by Aliza Greenblatt

Marisa Mangione

Marisa Mangione is a medical writer from New Providence, NJ. She writes about medicine and other weird, gross, and magical things at www.marisamangione.com/. Her piece, The Goose with Zero Down, was the top EDF story for August.

Aliza Greenblatt: So, I usually like to start off these interviews by asking the writers to tell us a bit about themselves. Why did you decide to start writing stories? Is there any particular type or genre that you favor?

Marisa Mangione: I write stories because I’ve always written or told stories, and I can’t imagine not doing it. I believe that children are natural storytellers, but as we get older, most people channel that creative energy in other directions. So maybe I write because I’m immature.

In general, I write young adult or middle grade stories because I like the immediacy and heightened emotions for that age range—everything is happening RIGHT NOW, and if it doesn’t happen now, it might never happen. Writing flash fiction lets me experiment with different genres and styles.

AG: When you sit down to write a new story, what is your process like?

MM: I often start with an idea for one scene or a piece of dialogue. I try to write an outline for every piece. For longer stories, I like the 7-point story structure. For flash fiction, that’s sometimes too much, but any outline keeps me on track. Then I fill in any other dialogue or description that comes to mind before I start seriously writing from beginning to end. After that, I obsess about it for a couple months, send it to my writers’ group, rewrite everything, lose the draft for a while, find it again, then decide that it’s good enough to submit.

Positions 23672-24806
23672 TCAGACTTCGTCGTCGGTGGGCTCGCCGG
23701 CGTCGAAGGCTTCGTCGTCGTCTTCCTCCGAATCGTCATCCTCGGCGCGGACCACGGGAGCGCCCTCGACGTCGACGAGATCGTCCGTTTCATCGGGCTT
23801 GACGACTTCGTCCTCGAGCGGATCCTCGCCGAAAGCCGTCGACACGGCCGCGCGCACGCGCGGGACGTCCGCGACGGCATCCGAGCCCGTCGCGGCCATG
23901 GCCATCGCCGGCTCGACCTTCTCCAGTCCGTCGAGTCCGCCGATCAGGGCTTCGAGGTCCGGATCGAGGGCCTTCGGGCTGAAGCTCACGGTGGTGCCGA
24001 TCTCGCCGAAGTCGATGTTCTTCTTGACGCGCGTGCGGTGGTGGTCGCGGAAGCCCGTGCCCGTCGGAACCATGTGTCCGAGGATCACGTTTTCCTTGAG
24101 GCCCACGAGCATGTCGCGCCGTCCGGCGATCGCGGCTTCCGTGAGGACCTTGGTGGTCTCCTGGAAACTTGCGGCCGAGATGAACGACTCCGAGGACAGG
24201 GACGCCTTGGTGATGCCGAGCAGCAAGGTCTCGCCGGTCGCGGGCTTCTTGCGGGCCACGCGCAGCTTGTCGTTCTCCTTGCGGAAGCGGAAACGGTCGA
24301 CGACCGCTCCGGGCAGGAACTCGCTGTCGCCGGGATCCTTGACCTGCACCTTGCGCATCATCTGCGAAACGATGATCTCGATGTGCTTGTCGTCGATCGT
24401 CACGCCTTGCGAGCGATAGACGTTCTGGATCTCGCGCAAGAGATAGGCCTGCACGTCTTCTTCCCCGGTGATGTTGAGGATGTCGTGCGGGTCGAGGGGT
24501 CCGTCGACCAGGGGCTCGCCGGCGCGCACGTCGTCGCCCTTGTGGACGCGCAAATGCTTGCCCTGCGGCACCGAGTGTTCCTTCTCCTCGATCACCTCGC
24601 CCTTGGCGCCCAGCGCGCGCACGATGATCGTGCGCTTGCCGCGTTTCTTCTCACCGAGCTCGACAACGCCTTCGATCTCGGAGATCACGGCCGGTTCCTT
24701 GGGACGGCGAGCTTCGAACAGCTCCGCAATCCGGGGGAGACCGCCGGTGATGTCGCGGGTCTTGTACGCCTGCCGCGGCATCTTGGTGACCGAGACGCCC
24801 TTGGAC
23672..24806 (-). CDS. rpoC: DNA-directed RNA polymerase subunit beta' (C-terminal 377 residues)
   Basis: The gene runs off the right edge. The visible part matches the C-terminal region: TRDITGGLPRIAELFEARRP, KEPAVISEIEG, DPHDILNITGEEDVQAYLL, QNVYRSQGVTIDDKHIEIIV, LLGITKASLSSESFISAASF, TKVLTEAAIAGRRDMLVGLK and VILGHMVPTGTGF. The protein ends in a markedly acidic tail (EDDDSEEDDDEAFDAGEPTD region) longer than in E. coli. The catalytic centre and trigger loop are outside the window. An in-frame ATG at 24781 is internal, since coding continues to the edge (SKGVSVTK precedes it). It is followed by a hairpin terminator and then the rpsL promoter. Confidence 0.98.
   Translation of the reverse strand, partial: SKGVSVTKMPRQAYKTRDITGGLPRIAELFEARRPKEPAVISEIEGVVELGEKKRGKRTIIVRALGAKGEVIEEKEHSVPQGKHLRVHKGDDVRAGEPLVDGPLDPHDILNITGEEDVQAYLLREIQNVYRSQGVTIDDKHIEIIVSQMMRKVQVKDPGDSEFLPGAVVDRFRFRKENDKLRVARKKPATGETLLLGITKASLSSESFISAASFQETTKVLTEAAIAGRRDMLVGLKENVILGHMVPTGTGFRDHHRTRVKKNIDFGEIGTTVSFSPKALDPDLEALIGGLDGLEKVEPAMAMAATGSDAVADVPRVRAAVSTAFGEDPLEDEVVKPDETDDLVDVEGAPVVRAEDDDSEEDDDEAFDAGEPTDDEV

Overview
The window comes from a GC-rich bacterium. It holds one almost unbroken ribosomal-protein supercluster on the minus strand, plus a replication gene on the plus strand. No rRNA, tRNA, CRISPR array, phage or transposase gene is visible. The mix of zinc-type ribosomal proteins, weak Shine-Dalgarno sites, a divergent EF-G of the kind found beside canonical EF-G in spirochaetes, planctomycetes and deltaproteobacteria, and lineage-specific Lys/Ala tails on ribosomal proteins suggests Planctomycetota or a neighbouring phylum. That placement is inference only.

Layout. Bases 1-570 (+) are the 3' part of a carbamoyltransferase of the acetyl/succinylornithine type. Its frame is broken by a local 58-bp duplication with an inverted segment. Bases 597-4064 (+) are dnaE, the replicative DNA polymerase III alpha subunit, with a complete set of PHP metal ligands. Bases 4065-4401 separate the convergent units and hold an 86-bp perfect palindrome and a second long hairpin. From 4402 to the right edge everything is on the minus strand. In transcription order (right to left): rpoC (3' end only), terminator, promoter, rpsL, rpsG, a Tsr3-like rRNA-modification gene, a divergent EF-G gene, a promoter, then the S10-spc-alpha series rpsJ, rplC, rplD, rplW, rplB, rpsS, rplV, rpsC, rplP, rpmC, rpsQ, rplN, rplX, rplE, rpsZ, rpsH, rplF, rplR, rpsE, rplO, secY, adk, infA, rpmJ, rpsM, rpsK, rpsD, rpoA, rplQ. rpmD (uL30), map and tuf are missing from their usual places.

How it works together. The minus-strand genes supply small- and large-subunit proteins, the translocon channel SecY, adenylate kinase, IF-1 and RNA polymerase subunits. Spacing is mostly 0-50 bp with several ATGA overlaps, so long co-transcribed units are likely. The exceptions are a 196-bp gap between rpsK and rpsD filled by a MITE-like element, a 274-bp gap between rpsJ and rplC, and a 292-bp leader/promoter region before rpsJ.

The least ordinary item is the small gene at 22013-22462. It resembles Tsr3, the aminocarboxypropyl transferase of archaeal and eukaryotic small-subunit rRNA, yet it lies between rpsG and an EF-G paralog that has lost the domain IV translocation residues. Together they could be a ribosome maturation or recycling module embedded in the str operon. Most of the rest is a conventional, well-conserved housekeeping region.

AG: In your biography included with the story on EDF, you say you write “about medicine and other weird, gross, and magical things.” Can you elaborate on those weird, gross, and magical topics?

MM: I’m a medical writer by trade, so I filter a lot of my daily experiences through that lens. I’m always interested in experiences that might change someone’s body or mind, both in my professional life and when writing fiction. So many things that happen in our bodies are complete mysteries to us, but our bodies are such a strong source of pride and anxiety. Plus, everyone has a body, so the line between an engrossing and mundane story is very thin.

For example, I just had a baby, so the substances going into and coming out of this little body are suddenly very important to me. It’s a cliche of the kind of boring conversation that new parents have, and I recognize that it’s completely ridiculous to have this much anxiety about someone else’s poop, but I think others can relate to the anxiety, and laugh along with me when he pees on the pediatrician or has a blowout on my lap. Finding the humor and magic in these mundane experiences is very appealing to me.

AG: There was a bit of a debate in the comment section about the voice in this story and the use of slang; so naturally I have to ask. Why did you choose to use words like “toosh” and “mooks?” Did you realize you were taking a bit of a gamble by doing so?

MM: I honestly expected this story to be much lower rated than it was because I’ve always gotten mixed reactions to the voice. I was thrilled that so many readers connected with this little story, but I was expecting a good number of readers to be turned off by the slang, or just not find the story all that funny or relatable.

If you’re going to retell a well-known story, you need a new angle, and the voice, including the slang, was necessary to providing that angle. If someone is going to tell a story, they’ll use their everyday language, including slang. That was important to me in conveying the stress she felt and the humor of the moment.